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Hasegawa E, Inafuku S, Mulki L, Okunuki Y, Yanai R, Smith KE, Kim CB, Klokman G, Bielenberg DR, Puli N, Falck JR, Husain D, Miller JW, Edin ML, Zeldin DC, Stephen Lee KS, Hammock BD, Schunck W-H, Connor KM. Cytochrome P450 monooxygenase lipid metabolites are significant second messengers in the resolution of choroidal neovascularization. Proc Natl Acad Sci U S A 2017;114(36):E7545-E7553.Abstract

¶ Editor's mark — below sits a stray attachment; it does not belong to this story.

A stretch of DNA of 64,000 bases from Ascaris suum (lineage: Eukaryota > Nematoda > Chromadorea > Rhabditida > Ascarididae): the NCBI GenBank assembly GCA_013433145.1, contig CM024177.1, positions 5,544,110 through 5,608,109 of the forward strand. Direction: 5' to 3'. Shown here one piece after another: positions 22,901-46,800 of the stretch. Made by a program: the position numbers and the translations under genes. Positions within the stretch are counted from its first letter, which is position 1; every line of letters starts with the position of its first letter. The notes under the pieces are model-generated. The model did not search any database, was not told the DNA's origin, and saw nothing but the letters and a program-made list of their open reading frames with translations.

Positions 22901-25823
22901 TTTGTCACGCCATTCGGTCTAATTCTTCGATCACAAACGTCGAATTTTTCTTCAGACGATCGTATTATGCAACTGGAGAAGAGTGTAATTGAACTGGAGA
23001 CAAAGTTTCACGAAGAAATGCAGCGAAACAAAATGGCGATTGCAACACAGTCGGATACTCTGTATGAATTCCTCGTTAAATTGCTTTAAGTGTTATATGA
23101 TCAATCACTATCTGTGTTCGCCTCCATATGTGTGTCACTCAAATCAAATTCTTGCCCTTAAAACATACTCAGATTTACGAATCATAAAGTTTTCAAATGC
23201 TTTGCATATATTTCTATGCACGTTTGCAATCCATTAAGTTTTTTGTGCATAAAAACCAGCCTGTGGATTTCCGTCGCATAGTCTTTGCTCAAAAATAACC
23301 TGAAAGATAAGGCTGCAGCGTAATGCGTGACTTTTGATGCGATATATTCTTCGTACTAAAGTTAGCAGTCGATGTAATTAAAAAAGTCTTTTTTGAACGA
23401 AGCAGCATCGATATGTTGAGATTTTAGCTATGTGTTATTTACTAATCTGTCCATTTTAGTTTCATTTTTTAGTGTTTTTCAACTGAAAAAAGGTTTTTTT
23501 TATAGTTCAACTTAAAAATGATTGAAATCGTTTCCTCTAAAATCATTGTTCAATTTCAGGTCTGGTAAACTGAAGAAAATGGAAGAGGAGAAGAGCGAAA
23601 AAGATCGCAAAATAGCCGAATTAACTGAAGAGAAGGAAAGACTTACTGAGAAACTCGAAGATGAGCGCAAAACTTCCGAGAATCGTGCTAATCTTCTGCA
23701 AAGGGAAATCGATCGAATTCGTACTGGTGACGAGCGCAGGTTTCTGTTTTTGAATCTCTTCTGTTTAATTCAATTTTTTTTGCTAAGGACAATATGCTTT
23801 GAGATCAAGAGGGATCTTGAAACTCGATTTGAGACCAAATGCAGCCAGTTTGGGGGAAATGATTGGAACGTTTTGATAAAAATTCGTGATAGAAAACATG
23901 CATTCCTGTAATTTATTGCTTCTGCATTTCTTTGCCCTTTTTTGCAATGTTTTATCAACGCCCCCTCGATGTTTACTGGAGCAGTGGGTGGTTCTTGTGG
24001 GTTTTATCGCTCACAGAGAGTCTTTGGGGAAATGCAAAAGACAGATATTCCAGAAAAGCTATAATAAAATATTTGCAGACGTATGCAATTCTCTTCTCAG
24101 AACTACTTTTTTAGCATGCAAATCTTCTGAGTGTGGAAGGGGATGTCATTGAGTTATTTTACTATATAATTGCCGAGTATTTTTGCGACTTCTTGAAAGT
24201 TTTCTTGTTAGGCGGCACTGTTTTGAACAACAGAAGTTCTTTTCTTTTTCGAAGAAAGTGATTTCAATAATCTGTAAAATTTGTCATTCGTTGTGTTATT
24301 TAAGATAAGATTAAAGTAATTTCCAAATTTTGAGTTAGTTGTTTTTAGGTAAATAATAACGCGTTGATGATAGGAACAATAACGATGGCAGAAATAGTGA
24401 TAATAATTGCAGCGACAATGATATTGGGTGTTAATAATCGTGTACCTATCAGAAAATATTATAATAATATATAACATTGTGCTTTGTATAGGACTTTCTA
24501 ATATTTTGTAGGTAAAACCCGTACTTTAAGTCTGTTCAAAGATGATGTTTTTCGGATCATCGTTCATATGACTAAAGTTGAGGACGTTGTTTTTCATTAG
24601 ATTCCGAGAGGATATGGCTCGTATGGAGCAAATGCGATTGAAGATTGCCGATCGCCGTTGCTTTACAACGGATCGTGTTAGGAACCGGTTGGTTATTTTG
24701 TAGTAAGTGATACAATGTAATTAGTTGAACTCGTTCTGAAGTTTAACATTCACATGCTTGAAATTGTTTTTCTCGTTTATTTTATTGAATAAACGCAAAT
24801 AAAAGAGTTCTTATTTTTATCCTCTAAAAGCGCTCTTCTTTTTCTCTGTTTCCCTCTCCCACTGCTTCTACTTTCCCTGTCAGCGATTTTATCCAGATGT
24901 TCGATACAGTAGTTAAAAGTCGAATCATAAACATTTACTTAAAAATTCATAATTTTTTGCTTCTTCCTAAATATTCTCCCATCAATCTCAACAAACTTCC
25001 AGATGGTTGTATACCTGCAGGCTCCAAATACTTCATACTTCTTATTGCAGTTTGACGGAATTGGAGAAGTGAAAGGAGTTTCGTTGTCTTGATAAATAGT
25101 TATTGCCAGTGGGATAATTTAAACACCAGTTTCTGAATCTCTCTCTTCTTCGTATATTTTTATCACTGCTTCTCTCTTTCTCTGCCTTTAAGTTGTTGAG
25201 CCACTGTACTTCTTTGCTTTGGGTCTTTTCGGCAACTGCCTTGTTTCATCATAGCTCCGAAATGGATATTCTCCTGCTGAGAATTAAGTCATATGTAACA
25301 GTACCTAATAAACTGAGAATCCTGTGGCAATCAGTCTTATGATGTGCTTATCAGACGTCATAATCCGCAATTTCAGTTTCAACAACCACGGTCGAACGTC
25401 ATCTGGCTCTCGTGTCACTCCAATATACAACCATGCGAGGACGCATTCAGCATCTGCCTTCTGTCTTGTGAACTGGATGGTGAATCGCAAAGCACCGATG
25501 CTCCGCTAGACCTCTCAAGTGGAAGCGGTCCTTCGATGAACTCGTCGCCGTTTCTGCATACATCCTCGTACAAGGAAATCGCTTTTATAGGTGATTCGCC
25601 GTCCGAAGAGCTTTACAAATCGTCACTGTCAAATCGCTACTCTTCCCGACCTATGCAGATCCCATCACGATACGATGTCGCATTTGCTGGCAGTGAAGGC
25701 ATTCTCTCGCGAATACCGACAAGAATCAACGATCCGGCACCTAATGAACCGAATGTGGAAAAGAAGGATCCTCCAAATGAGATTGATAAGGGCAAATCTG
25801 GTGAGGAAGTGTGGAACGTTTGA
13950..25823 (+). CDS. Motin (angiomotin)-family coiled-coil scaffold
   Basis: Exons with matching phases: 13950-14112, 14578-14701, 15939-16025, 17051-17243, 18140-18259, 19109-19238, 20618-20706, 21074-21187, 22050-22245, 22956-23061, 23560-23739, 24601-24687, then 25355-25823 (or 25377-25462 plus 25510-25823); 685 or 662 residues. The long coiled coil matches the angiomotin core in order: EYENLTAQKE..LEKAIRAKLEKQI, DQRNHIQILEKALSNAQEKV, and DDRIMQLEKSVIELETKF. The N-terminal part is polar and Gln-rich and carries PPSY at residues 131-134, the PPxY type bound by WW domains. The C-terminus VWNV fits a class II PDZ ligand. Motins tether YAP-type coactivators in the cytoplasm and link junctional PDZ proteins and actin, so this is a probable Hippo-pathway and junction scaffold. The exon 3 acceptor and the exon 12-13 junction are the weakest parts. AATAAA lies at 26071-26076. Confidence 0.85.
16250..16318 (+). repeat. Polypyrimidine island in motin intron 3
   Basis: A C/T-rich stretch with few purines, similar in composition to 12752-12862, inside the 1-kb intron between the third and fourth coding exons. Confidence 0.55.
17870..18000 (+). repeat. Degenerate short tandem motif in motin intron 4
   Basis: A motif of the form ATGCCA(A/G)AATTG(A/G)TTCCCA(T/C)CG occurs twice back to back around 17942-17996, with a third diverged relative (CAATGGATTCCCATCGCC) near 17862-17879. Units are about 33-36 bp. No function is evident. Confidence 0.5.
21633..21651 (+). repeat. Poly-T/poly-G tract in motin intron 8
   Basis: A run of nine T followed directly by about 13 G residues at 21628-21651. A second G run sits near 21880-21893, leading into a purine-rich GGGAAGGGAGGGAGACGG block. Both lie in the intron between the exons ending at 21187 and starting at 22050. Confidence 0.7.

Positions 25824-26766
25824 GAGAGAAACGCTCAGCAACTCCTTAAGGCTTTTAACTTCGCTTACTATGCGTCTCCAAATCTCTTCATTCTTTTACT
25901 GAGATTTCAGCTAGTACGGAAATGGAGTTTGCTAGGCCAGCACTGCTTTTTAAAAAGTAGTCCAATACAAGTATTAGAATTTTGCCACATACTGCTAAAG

Age-related macular degeneration (AMD) is the most common cause of blindness for individuals age 50 and above in the developed world. Abnormal growth of choroidal blood vessels, or choroidal neovascularization (CNV), is a hallmark of the neovascular (wet) form of advanced AMD and leads to significant vision loss. A growing body of evidence supports a strong link between neovascular disease and inflammation. Metabolites of long-chain polyunsaturated fatty acids derived from the cytochrome P450 (CYP) monooxygenase pathway serve as vital second messengers that regulate a number of hormones and growth factors involved in inflammation and vascular function. Using transgenic mice with altered CYP lipid biosynthetic pathways in a mouse model of laser-induced CNV, we characterized the role of these lipid metabolites in regulating neovascular disease. We discovered that the CYP-derived lipid metabolites epoxydocosapentaenoic acids (EDPs) and epoxyeicosatetraenoic acids (EEQs) are vital in dampening CNV severity. Specifically, overexpression of the monooxygenase CYP2C8 or genetic ablation or inhibition of the soluble epoxide hydrolase (sEH) enzyme led to increased levels of EDP and EEQ with attenuated CNV development. In contrast, when we promoted the degradation of these CYP-derived metabolites by transgenic overexpression of sEH, the protective effect against CNV was lost. We found that these molecules work in part through their ability to regulate the expression of key leukocyte adhesion molecules, on both leukocytes and endothelial cells, thereby mediating leukocyte recruitment. These results suggest that CYP lipid signaling molecules and their regulators are potential therapeutic targets in neovascular diseases.